From the introduction session we had in September, the Branding Design module of my MA Marketing and Brand Management programme made the impression to round up the knowledge gained in previous modules. I did not always see it in this way. In the beginning, I was rather concerned with this module because I have always thought of myself as a very un-creative person. However, I was proven wrong by this after a while when I realised that you can be analytical and creative at the same time. While working on the projects, I actually got the impression that my analytical skills can support creativeness. By approaching the projects in a systematic and analytical way, I felt that I worked on the project from a more objective perspective, even though design seems to be a quite subjective topic. This allowed me to analyse clearly what was requested and develop the project accordingly. In addition, it made me think and act outside my comfort zone and accept other ideas, which will be especially helpful when working with clients as it can sometimes be complicated if the design team and the marketing team disagree. I think in a situation like this it is very beneficial if the design team or designer can take a step back, look at the project as a whole and reflect on how the marketing team’s ideas could be implemented in a way to which both sides can agree. Therefore, I see this as a very valuable skill as I will be able to understand those difficulties from both sides.
The module was divided up into two very important parts, namely a theoretical and a practical part. In the theoretical part, the principles of design were explained and I learned that design is actually a very broad topic, which includes many different aspects of how we see and perceive objects. Other theoretical context was placed around individual elements of design, such as colours and typefaces. Although I used these two aspects in nearly every project, I had never put such extensive thought into them and learned to appreciate their importance by the examples we were given during the lectures. In contrast, the second part of the module was very different. Even though it was very exciting to be able to express some newly-found creativity, I also felt challenged and sometimes frustrated with this part. As we developed our inner designer, I really had to push myself to overcome the inner barriers that nearly everybody seemed to have during the first interactive lecture where we were asked to draw simple illustrations around the subject ‘circles’. However, I have really enjoyed the practical approach of the module because I know that my learning and development is very much dominated by a ‘learning by doing’ approach. Therefore, it really helped that we were ‘forced’ to explore InDesign, Photoshop and Illustrator for ourselves, more or less, even though I can remember that I did not value it as much at the time. Now I can understand why the module is taught in this way and how much we as students can benefit from the hands-on approach. Furthermore, I think that I was also able to develop personally through this, which will help me in the future to overcome barriers. The slogan of that lecture, ‘Because I have never been creative, does not mean I can never be creative’, can be projected to many different areas and has helped to increase my self-confidence.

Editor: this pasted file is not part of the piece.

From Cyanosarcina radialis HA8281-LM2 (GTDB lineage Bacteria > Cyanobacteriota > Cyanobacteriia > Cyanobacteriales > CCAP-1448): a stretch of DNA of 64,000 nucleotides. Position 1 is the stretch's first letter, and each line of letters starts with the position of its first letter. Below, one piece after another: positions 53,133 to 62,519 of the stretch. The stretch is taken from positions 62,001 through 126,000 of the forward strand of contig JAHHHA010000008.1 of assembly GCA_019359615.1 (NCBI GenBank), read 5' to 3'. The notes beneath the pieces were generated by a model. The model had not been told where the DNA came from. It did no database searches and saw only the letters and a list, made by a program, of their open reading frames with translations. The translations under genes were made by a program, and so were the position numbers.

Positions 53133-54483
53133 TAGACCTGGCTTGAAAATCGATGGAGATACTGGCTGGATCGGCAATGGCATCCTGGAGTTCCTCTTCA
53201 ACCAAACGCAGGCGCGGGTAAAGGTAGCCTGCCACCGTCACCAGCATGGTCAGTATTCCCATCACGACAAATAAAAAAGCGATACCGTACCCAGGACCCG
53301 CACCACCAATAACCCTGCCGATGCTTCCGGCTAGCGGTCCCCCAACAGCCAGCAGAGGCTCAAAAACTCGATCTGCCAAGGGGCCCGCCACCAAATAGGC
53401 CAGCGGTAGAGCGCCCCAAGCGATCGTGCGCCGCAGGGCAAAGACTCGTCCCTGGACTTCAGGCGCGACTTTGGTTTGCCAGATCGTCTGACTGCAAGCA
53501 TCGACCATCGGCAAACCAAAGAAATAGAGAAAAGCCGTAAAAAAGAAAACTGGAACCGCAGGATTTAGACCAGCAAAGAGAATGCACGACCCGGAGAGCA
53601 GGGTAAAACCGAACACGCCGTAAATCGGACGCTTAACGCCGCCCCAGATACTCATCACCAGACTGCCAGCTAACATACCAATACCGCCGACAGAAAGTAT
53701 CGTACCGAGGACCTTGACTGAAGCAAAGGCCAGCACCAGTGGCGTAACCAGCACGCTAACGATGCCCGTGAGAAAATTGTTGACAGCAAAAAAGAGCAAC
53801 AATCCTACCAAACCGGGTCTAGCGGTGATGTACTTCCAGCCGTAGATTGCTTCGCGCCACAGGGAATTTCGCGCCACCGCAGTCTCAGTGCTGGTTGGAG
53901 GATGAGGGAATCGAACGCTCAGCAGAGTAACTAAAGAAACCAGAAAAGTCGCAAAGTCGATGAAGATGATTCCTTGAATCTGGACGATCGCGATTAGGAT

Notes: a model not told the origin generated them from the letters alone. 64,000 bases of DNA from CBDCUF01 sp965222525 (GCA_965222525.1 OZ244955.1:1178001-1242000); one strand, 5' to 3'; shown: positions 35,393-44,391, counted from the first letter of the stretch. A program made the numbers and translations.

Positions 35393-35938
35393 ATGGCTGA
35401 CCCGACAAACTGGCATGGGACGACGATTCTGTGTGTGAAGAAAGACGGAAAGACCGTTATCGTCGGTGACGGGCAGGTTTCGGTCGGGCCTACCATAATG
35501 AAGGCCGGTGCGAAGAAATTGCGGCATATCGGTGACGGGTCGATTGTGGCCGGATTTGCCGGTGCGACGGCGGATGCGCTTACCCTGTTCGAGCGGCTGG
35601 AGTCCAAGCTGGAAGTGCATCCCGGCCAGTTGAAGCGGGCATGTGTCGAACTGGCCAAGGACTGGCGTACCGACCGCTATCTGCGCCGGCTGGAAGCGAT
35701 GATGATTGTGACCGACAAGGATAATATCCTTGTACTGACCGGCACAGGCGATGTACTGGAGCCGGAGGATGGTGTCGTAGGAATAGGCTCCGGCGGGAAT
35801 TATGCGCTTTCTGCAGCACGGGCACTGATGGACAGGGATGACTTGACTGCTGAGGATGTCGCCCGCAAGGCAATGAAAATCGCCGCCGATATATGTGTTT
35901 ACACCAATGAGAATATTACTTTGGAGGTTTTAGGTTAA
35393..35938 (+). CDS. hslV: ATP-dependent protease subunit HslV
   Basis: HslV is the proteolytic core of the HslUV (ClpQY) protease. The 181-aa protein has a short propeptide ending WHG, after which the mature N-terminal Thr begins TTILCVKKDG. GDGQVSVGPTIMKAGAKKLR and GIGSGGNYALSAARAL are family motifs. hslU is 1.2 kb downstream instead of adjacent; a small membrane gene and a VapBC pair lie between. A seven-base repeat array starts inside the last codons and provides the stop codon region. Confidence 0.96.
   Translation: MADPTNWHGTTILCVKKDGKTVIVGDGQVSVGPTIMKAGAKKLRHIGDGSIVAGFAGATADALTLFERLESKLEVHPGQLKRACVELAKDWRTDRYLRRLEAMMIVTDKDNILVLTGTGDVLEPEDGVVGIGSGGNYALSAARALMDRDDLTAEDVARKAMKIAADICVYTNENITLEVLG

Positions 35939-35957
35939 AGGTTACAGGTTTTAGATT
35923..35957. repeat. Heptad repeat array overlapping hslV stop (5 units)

The types of assessments used in this module underlined the practical aspect of it as they reflected very well how potential projects might be structured. Having an individual aspect as well as a group aspect gave us as students a complete experience about projects and project management in the workspace. Continuously reflecting on the learning process in my blog posts also helped me to link the different topics up and to create a better overall understanding.
In retro perspective, I actually think now that the skills and knowledge gained throughout this module would have helped for other projects within the Master’s programme as some of them involved designing and rebranding a product. Furthermore, it definitely linked up many aspects of the course and added another perspective and levels to how I think about strategic brand management in a marketing context. Even though I had learned in another module how important the brand elements, including logo and packaging, are but having to go through that process of creating them myself, I have gained a greater understanding of the subject as a whole. This will not only add value to my skill set but will actually be a valuable asset when applying for jobs and on the actual job. In the future, I will be able to either use the basic skills that I have or even elaborate on those and take up further training to deepen these skills. This became very obvious to me when I could actually use my InDesign and Illustrator knowledge for my current internship, where I felt very confident with the task that I was given. I felt equipped with the technical skills as well as theoretical design knowledge to deliver what was required. As the outcome turned out very positive as well, I felt that I had accomplished something and was very appreciative of the module.
In conclusion, I am really thankful that I was given the opportunity to explore this field of study, which has been completely new for me. As I would probably have never chosen this if I were given the choice, I feel it is important that this decision was made for us because I have actually gained a lot more from this module than I would have expected. In addition, it provided a very different insight into the marketing world, which I am hoping to enter after completing my Master’s programme. I think it has definitely added value to me as a person as well as to my professional profile, because I will be able to show potential employers what I have achieved during this module. It has definitely been one of the more challenging modules of this programme, but I have enjoyed it very much as well.